dc.descriptionWHAT IS THE ELECTIVE SURGERY PROGRAMME? The Elective Surgery Programme (ESP) sets out to address how elective surgery can best be delivered by surgeons, anaesthetists and other health workers in partnership with their patients so that it is safe, efficient and cost effective . This will be delivered through a set of high quality and reproducible processes. This work is being carried out as one of the joint programmes between the HSE, the College of Surgeons and the College of Anaesthetists and is being led by Prof. Frank Keane and Dr Jeanne Moriarty. The Elective Surgery Programme has four sub-programmes. They are as follows: Average Length-of-Stay or AvLOS sub-programme Targets for elective ‘day’ and ‘stay’ procedures have been agreed with 14 surgical specialties. These targets will save bed days and reduce surgical waiting lists. Based on 2009 activity potential savings are in the order of 41,500 bed days and a reduction in waiting times for patients. The incentive for participation by surgeons, therefore, will be the provision of protected beds. See under “What is AvLOS?” There are a number of ways these targets for length-of-stay can be achieved. The “Elective Surgery Model of Care” outlines an agreed set of guidelines for pre-admission assessment clinics, day surgery, day-of-surgery admissions and discharge planning, each of which has the potential to reduce average length-of-stay. The document is designed to help develop local care pathways and it aims to help all hospital staff including management, doctors, nurses and ancillary staff. (See attached) Audit sub-programme The third element of the Elective Surgery Programme is Audit. Simply shortening hospital stay as a goal on its own is not appropriate without knowing the outcomes of the care provided. RCSI, together with the HSE, is introducing a National Audit of Surgical Mortality which will examine all deaths occurring during surgical care (See under “What is IASM?”) as well as a Joint Register (See under “What is the Joint Register”) Theatre Journey sub-programme The final element of the Elective Surgery Programme plans to introduce and implement the Productive Theatre Programme, also known as ‘TPOT’. The operating theatre is a common pathway for most surgical patients. For reasons of safety, efficiency and cost containment it is important that this resource is used effectively. The TPOT programme is a comprehensive package designed by NHS Innovation. (See under “What is TPOT?”) In summary, the Elective Surgery Programme aims to improve the patient journey along the elective surgical pathway by delivering on access, quality and cost. The planning stage has been completed but implementation, the hard bit, is yet to come. It will require very close co-operation between the Colleges and the HSE, and regional and hospital management, clinical directors and, most importantly, surgeons, anaesthetists, nursing and ancillary staff.en_GB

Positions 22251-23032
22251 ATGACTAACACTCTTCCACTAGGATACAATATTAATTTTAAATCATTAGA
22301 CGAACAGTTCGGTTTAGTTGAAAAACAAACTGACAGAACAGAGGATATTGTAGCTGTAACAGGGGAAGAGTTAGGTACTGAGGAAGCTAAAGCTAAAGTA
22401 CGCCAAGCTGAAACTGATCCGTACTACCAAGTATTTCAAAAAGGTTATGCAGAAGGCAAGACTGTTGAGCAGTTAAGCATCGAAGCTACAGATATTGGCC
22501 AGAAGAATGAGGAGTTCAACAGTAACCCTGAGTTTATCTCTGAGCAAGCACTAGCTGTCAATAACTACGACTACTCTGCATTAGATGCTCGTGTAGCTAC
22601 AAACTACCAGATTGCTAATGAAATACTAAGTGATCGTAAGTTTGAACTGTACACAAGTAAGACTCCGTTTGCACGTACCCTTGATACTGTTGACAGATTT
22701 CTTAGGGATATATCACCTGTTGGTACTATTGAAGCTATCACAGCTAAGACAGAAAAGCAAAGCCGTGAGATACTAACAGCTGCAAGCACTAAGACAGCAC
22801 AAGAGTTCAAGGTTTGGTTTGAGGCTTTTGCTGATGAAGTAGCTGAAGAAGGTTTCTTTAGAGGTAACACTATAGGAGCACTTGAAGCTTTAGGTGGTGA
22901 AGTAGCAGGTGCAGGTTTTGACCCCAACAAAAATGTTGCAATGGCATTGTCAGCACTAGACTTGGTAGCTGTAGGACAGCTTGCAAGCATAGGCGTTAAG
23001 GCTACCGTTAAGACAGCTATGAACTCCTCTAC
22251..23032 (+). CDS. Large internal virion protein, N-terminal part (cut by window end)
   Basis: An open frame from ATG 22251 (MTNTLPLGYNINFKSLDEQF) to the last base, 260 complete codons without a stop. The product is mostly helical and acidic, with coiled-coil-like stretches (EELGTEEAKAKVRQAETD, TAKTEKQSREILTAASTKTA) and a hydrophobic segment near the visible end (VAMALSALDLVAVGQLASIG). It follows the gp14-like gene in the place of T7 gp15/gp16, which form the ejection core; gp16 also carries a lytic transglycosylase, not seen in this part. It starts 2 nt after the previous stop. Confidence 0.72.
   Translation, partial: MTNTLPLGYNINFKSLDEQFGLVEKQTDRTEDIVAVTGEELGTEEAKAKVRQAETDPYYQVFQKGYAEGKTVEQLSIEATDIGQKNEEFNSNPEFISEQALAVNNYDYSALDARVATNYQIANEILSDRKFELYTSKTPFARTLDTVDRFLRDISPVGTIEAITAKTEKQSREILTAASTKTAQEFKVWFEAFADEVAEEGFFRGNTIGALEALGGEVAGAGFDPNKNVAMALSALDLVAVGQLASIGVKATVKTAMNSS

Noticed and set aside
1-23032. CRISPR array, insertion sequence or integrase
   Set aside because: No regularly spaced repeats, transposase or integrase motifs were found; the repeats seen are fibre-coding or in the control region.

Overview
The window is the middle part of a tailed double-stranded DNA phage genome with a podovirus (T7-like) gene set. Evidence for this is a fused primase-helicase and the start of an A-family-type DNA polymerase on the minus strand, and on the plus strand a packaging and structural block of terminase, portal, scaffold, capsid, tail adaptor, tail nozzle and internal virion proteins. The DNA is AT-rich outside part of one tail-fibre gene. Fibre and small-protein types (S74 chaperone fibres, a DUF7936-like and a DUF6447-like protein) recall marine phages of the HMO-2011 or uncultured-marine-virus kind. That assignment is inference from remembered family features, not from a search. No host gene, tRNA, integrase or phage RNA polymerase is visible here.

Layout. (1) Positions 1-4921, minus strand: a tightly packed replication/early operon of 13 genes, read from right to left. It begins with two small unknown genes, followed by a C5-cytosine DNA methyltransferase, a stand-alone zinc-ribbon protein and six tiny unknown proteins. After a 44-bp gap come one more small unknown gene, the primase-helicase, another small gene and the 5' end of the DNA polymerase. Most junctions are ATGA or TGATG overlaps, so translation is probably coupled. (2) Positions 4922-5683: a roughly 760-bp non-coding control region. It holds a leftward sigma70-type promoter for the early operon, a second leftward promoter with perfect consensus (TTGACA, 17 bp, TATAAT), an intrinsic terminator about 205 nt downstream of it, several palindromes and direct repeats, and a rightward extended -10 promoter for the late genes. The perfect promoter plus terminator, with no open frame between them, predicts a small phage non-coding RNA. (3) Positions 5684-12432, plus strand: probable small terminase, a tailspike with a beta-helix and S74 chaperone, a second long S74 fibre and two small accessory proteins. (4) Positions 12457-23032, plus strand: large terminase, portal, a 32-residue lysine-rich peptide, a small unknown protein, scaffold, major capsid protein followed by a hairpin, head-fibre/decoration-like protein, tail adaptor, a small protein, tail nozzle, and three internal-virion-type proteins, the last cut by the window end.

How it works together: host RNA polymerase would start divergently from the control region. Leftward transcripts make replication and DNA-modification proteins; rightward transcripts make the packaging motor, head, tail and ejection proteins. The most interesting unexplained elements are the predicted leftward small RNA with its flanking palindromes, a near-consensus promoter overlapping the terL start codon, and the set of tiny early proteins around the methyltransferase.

dc.language.isoenen
dc.publisherRoyal College of Surgeons in Ireland (RCSI)en_GB
dc.subjectSURGERYen_GB
dc.subjectCLINICAL GOVERNANCEen_GB
dc.titleModel of care for elective surgery: including implementation guideen_GB
dc.typeGuidelineen